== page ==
Young Black Aspiring Doctors in NYC Getting Guidance Through Mentorship Program
Education Health and Wellness

Young Black Aspiring Doctors in NYC Getting Guidance Through Mentorship Program

Mentorship Program NYC
These 45 Black youths got an inside view of medicine through a new, week long medical internship. (Erskine Isaac ivisionphoto.com)

Medical Internship Week kicked off in NYC last week and included a group of young Black aspiring doctors looking to break the lack of diversity in the medical field.

There was 45 Black youth included in the program for aspiring doctors, nurses, and surgeons, NY Daily News reports. The group of aspiring medical professionals with ages from eight to 18 enjoyed five days of shadowing surgeons and watching medical procedures to get firsthand experience ahead of pursuing careers in the field.

“I like to see Black doctors,” said sixth-grader Kayne McKnight. “When I go to the dentist and the doctors, I don’t really see Black doctors. It’s mostly white doctors.”

Dr. Anthony Watkins, a transplant surgeon at NYU Langone, is one of the creators of the program and expressed his hope to break the racial disparities he has seen get worse over the decades. Watkins noted how there were more Black men in medical school in the 1970s than there are in recent years. Through Medical Internship Week, Watkins aims to break the barriers.

“Knowing that ‘Oh, someone who looks like me can do it’ can instill that confidence,” Watkins said. “That’s really a critical component. The ultimate goal is … to spark that interest, and hopefully tackle this problem, and address diversity.”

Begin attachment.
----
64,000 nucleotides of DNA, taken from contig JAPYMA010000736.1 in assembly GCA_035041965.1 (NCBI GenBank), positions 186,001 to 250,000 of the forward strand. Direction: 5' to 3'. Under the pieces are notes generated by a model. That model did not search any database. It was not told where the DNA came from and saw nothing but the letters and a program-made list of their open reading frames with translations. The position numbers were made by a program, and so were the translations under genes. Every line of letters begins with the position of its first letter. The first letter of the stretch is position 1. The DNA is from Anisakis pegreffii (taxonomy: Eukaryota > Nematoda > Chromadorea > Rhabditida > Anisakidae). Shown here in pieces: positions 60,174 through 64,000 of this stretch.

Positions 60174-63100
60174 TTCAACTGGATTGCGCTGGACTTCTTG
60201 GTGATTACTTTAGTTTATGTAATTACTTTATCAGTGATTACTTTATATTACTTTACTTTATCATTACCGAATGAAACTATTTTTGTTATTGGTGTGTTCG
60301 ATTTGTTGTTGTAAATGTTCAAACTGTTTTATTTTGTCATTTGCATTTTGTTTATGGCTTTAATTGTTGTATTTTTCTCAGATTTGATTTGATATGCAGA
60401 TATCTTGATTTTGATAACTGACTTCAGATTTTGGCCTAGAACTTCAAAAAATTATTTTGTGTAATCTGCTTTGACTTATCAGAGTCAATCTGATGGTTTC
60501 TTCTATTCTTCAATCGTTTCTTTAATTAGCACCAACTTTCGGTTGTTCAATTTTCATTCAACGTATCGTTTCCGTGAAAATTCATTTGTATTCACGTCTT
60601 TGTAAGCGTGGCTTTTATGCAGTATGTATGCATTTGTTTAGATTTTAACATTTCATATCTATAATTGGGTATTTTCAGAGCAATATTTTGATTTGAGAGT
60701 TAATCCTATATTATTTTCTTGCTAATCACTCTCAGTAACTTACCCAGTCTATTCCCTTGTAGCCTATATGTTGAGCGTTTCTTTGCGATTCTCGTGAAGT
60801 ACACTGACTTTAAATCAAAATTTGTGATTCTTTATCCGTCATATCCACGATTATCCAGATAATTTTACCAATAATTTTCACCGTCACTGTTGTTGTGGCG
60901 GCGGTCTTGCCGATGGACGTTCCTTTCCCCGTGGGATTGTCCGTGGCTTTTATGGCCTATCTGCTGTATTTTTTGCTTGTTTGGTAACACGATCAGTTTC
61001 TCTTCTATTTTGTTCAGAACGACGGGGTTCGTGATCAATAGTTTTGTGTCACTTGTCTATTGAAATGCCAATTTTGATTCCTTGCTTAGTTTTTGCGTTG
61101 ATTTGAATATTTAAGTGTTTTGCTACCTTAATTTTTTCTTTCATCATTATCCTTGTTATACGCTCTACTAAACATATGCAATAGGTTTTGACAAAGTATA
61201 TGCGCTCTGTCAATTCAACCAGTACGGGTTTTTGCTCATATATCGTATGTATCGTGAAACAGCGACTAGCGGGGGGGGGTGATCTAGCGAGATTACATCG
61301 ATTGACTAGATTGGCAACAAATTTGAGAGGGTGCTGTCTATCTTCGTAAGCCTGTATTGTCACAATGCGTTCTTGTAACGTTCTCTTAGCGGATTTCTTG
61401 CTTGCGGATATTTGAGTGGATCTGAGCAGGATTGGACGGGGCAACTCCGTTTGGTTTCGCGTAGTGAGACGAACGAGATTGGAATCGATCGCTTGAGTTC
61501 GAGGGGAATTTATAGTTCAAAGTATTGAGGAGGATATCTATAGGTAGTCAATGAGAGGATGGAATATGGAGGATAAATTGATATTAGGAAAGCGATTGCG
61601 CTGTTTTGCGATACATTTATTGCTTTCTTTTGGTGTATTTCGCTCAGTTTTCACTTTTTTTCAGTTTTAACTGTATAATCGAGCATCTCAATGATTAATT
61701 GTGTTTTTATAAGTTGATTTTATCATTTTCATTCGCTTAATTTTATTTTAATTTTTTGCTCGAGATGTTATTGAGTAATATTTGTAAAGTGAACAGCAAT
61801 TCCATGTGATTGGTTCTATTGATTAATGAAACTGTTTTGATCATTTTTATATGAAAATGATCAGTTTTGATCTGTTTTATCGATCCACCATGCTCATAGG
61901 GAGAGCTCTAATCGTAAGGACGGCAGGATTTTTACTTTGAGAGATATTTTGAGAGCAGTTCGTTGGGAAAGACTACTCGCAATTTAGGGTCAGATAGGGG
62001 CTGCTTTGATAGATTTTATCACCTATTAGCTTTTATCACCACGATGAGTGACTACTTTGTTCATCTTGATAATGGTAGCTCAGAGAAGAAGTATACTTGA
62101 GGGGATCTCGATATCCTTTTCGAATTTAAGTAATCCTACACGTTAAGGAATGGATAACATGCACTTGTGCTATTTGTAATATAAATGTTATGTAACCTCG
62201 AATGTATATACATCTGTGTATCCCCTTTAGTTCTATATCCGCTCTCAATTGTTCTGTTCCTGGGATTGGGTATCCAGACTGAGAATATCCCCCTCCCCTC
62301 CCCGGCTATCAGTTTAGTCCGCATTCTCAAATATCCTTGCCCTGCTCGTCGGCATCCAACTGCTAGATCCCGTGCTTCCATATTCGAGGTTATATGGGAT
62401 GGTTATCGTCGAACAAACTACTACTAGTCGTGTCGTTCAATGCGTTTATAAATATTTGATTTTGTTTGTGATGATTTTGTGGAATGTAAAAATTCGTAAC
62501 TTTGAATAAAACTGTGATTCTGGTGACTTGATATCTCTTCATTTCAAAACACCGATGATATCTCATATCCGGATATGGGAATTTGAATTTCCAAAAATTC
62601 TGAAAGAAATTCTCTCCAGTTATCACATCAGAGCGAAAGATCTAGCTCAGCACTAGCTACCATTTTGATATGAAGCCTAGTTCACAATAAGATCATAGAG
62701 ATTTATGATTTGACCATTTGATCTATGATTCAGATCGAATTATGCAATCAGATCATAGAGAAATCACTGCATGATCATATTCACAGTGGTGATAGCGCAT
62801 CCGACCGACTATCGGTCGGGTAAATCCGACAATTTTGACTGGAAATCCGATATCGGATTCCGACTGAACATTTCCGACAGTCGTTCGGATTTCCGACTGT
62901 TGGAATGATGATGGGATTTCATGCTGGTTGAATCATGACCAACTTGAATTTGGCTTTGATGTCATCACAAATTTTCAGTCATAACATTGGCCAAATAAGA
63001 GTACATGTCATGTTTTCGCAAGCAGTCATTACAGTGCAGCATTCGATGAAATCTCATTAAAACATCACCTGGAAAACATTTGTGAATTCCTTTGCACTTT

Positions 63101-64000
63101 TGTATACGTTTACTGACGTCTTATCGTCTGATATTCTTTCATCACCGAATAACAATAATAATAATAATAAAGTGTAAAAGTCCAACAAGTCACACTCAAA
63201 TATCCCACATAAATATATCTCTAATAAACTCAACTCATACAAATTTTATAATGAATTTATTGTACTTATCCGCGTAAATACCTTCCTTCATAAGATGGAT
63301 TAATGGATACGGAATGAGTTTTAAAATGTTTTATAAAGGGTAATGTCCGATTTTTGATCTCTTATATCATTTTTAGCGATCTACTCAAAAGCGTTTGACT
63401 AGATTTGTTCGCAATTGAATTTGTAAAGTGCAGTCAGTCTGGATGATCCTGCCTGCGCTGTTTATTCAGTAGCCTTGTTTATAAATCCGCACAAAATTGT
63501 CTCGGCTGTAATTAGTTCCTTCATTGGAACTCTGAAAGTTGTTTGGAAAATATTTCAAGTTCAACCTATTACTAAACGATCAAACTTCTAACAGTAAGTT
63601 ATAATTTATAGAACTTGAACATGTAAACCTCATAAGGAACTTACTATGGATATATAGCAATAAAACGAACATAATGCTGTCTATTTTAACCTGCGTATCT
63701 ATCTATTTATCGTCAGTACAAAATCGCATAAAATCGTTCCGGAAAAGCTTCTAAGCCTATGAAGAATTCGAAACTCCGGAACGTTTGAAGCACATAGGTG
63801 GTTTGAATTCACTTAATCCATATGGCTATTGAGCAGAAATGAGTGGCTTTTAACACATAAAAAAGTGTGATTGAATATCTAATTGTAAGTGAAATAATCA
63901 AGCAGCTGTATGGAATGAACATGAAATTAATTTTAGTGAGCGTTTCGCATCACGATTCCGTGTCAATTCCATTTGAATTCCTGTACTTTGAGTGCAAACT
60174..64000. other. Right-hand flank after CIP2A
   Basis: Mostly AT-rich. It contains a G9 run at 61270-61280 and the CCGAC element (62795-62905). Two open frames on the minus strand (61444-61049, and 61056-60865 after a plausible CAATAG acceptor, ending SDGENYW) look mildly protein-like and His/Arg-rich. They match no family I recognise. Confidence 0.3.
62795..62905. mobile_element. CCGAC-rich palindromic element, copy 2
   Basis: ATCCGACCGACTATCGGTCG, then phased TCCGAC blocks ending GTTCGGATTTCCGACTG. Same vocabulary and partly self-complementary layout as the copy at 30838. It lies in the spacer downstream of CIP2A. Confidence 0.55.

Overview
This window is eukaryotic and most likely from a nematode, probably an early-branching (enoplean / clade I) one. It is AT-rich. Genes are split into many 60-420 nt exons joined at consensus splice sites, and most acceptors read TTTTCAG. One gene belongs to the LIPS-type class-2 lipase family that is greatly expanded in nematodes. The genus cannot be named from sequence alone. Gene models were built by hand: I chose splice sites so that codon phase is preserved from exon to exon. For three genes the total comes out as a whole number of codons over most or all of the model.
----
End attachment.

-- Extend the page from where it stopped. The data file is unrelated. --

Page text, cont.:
Kayne McKnight
Kayne McKnight dissects a frog. (Erskine Isaac ivisionphoto.com)

The program is the byproduct of a $25,000 grant from the LiveOnNY Foundation and a web series the foundation hosted last September to address the disparities people of color face when in need of organ donation and transplantation care.

13-year-old Aaron Vann credited the program for motivating him to pursue a career in medicine.

“This kind of solidified it, to be honest,” Vann said. “When I saw what they did, what they go through on a daily basis, that like sparked me to become a doctor or a become a nurse or work in a hospital.”

Aaron Vann, 13, gets his white coat from NYU transplant surgeon Dr. Anthony Watkins and NY Presbyterian nurses Monica Nelson-Kone, Veronica Roye and Nicole Golden. (Erskine Isaac / ivisionphoto.com)


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